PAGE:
Flexible, organic and printed electronics conquer everyday life. The forecasts for growth promise increasing markets and opportunities for the industry. In Europe, top institutions and companies are engaged in research and further development of these technologies for tomorrow's markets and applications. However, access by SMEs is difficult. The European project SmartEEs - Smart Emerging Electronics Servicing works on the establishment of a European innovation network, which supports both the access to competences as well as the support of the enterprises with the assumption of innovations and the progress up to the commercialization.
It surrounds us and almost unconsciously accompanies us through everyday life - printed electronics. It starts with smart labels or RFID tags in clothing, we...
The human eye is particularly sensitive to green, but less sensitive to blue and red. Chemists led by Hubert Huppertz at the University of Innsbruck have now developed a new red phosphor whose light is well perceived by the eye. This increases the light yield of white LEDs by around one sixth, which can significantly improve the energy efficiency of lighting systems.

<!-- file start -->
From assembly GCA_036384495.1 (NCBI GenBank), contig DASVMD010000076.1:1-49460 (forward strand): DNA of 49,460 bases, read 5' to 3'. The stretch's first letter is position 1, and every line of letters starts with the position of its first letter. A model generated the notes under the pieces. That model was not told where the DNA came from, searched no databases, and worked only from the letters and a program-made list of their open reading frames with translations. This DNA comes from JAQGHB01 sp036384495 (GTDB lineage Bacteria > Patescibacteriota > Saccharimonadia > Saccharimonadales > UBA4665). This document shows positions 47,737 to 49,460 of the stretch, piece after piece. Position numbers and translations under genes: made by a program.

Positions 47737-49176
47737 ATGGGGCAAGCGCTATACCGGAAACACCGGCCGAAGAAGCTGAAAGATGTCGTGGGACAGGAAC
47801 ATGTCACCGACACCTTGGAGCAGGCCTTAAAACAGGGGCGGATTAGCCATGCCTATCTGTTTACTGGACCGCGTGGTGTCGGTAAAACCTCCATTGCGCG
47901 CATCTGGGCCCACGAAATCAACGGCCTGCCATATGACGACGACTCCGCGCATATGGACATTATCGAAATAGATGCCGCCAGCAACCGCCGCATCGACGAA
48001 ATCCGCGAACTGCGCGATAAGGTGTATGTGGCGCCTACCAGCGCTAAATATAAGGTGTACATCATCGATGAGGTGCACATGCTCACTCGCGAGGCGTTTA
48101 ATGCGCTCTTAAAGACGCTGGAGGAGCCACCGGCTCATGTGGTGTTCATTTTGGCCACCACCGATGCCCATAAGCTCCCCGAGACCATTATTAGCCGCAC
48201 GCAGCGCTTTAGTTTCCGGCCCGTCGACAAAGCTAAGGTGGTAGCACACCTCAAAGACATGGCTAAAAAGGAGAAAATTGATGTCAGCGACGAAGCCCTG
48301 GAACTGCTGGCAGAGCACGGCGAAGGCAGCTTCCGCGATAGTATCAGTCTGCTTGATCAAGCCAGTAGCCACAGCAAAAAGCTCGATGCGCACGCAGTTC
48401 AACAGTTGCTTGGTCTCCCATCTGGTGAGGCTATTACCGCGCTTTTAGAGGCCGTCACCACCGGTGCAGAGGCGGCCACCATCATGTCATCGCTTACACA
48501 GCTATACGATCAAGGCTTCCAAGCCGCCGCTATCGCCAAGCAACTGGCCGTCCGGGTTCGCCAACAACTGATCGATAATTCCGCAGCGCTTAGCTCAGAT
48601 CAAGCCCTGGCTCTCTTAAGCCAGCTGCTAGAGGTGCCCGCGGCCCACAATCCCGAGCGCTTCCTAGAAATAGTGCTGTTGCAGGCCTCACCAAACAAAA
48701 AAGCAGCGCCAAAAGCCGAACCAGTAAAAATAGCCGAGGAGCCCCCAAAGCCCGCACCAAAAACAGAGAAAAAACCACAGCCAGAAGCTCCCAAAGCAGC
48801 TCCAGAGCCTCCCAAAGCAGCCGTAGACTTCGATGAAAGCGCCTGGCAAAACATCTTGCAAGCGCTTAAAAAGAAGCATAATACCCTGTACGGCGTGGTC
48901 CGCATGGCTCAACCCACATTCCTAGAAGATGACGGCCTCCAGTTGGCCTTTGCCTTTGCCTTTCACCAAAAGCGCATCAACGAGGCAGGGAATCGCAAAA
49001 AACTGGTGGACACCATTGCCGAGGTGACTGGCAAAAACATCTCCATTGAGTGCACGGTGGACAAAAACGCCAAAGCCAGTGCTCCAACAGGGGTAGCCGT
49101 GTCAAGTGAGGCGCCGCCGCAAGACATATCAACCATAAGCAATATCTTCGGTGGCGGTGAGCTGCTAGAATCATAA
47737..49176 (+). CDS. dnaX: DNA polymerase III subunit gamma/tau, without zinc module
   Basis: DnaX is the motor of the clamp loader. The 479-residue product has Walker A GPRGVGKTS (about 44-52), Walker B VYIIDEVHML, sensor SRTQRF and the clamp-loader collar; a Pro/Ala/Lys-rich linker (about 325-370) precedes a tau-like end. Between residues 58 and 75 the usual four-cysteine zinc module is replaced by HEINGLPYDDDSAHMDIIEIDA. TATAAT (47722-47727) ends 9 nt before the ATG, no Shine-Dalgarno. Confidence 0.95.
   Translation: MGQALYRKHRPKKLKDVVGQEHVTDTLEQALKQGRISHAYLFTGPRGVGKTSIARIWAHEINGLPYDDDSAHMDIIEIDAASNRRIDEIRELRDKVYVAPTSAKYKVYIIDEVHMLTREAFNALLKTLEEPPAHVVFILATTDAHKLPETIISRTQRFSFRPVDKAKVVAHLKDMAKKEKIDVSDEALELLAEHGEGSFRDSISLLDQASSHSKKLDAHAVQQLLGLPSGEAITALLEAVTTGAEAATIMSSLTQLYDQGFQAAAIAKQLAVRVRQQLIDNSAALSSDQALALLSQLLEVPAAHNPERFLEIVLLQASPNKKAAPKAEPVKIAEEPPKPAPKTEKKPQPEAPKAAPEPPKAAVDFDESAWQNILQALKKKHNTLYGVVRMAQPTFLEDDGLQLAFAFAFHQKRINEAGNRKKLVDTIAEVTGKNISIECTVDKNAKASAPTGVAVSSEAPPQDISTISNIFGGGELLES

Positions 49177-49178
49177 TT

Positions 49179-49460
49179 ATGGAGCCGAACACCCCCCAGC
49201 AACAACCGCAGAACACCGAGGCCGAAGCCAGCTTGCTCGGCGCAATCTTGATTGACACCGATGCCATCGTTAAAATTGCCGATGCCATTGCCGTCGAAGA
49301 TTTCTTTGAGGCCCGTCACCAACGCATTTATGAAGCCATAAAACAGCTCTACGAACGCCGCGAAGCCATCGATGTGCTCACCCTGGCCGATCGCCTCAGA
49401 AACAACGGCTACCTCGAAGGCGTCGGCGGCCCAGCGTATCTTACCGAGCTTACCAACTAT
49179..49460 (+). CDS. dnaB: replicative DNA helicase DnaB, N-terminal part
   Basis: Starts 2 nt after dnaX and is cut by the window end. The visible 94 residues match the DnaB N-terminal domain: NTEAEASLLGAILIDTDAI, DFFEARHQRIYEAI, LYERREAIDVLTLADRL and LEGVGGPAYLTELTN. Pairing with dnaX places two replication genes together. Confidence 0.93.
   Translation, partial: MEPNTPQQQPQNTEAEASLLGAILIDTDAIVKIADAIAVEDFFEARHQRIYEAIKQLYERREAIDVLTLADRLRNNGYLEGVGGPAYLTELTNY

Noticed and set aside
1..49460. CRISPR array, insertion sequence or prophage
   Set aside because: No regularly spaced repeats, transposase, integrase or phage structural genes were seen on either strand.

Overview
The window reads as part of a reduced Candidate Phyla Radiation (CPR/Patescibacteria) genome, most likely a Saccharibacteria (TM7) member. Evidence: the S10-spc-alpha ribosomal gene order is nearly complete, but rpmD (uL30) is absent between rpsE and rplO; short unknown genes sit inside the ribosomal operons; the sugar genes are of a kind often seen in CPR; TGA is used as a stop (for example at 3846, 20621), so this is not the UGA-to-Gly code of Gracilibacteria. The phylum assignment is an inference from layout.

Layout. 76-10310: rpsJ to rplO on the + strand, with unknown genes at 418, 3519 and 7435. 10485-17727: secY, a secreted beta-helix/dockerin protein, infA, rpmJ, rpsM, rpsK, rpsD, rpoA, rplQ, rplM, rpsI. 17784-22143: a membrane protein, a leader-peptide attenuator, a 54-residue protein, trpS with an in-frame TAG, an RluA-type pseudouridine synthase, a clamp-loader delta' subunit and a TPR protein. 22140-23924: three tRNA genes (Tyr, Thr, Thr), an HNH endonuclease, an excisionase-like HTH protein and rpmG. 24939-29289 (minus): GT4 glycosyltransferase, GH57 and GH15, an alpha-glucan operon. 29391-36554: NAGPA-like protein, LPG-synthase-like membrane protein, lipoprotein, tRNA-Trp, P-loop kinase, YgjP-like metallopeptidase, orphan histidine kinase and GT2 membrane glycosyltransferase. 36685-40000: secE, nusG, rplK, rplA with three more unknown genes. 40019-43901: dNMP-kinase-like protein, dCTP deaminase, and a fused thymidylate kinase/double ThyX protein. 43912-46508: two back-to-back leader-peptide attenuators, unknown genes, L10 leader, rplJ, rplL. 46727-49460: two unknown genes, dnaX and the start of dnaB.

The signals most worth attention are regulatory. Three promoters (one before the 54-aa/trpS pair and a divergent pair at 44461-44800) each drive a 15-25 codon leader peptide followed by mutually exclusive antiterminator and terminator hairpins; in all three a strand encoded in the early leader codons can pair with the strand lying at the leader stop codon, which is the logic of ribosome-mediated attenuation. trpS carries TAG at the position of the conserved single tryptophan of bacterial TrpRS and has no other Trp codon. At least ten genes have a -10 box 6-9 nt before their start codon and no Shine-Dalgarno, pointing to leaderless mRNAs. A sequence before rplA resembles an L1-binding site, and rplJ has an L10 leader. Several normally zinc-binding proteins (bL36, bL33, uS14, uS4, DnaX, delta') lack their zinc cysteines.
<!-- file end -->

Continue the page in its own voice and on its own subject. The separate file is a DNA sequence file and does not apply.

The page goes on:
Light emitting diodes or LEDs are only able to produce light of a certain colour. However, white light can be created using different colour mixing processes.
Researchers led by Francesca Ferlaino from the University of Innsbruck and the Austrian Academy of Sciences report in Physical Review X on the observation of supersolid behavior in dipolar quantum gases of erbium and dysprosium. In the dysprosium gas these properties are unprecedentedly long-lived. This sets the stage for future investigations into the nature of this exotic phase of matter.
Supersolidity is a paradoxical state where the matter is both crystallized and superfluid. Predicted 50 years ago, such a counter-intuitive phase, featuring...
A stellar flare 10 times more powerful than anything seen on our sun has burst from an ultracool star almost the same size as Jupiter
17.04.2019 | Event News
15.04.2019 | Event News
09.04.2019 | Event News
26.04.2019 | Life Sciences
26.04.2019 | Physics and Astronomy
26.04.2019 | Physics and Astronomy